Date of Award


Document Type


Degree Name

Master of Arts (MA)



First Advisor

Dr. Deborah Smith-Howell


This study examines the rhetoric of President George Bush as he addressed four crisis situations during his term in office— The Panama Invasion in December 1989, the Flag Desecration issue in June 1990, the Persian Gulf War in August 1990 and the Los Angeles riots in April 1992. The discourse was analyzed to discover characteristics o f his crisis communication rhetorical style and strategy, and to determine whether his crisis communication supported the arguments for a crisis rhetoric genre. Bush’s style and strategy were examined in terms of the rhetorical elements of speaker, audience, topic and setting. The analysis revealed that Bush used personal values to establish himself as the legitimate leader of the nation. He used patriotic, religious, social and family values to establish common ground with his audiences and focus the topics of his remarks. Bush’s crisis rhetoric provided evidence in support of a crisis rhetoric genre theory. His remarks followed a consistent, identifiable pattern and contained elements necessary in crisis discourse in order for audiences to understand and evaluate the crisis situations and the actions chosen by the president to resolve those situations. Such genre elements include evidence of consummatory and/or justificatory language, the speaker’s awareness of a global audience, explanations of how the actions are in accordance with U.S. policies and how they are strategically sound and morally upright, justification of action based on audience values, and evidence of enemy themes in the discourse. The study provides insight into the rhetorical style of George Bush and offers a framework for similar studies of other presidential crisis rhetoric. It also presents specific criteria for the crisis rhetoric genre which can be applied to future study of this communication issue.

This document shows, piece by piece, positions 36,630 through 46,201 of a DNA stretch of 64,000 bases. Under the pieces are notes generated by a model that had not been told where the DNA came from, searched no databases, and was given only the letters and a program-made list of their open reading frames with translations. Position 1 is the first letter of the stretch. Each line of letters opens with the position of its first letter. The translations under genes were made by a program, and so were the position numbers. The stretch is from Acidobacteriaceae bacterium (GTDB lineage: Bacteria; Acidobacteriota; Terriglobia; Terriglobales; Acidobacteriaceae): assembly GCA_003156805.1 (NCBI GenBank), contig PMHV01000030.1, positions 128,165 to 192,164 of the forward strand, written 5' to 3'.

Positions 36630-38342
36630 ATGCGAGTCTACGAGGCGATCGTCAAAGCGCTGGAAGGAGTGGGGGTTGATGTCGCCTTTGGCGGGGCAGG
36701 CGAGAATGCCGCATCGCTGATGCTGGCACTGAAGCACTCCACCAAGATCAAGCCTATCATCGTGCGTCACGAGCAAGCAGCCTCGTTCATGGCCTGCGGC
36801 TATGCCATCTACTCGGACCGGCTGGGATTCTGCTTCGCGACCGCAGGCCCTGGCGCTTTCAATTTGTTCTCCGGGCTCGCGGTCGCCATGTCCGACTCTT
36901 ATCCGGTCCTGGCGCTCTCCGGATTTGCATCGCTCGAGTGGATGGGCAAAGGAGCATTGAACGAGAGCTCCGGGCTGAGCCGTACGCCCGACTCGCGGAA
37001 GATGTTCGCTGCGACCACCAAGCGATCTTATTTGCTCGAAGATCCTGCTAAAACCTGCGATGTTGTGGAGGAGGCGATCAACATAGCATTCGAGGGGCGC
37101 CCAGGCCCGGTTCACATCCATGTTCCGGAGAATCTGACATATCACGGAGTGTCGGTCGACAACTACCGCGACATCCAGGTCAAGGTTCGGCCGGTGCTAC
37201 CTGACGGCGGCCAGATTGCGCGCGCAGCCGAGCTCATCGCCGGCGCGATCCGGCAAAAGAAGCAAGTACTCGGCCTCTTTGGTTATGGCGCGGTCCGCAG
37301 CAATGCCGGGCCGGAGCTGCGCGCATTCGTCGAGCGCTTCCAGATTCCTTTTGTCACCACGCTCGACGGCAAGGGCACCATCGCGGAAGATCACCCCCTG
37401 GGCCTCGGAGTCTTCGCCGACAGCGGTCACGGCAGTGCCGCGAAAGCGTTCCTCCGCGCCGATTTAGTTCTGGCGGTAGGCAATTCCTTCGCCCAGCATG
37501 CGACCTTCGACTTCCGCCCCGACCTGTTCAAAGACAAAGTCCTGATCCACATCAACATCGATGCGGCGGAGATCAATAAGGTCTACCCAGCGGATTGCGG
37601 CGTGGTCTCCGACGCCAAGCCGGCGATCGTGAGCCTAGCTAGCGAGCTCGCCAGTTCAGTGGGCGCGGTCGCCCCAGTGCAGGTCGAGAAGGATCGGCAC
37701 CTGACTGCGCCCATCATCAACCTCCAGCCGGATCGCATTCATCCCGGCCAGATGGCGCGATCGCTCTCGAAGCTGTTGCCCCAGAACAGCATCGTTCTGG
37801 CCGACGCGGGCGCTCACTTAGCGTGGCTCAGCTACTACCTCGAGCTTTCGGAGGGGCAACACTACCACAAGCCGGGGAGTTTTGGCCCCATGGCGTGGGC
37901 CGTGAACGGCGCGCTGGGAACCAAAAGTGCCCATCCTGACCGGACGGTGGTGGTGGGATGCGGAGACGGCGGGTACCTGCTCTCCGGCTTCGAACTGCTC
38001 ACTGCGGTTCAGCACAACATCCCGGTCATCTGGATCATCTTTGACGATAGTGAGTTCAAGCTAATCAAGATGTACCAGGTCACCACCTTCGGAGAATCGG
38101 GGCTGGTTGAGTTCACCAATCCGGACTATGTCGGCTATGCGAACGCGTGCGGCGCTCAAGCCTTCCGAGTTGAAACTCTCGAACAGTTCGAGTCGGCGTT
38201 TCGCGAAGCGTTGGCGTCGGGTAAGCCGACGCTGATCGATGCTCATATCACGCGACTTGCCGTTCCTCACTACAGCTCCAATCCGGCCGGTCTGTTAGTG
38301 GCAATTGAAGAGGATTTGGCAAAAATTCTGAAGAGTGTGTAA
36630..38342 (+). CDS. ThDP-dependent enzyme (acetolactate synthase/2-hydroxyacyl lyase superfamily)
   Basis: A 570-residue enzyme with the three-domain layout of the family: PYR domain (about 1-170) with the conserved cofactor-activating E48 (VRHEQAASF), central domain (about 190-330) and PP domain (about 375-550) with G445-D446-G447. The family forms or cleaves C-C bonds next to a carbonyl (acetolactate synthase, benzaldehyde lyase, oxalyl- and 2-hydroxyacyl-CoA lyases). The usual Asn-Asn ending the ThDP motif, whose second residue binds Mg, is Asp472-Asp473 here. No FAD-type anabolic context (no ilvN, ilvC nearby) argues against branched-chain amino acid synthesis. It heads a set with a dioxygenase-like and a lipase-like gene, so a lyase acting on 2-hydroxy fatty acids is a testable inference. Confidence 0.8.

A Thesis Presented to the College of Arts and Sciences and the Faculty of the Graduate College University of Nebraska In Partial Fulfillment of the Requirements for the Degree Master of Arts University of Nebraska at Omaha. Copyright 1995, Barbara Jen Chandler

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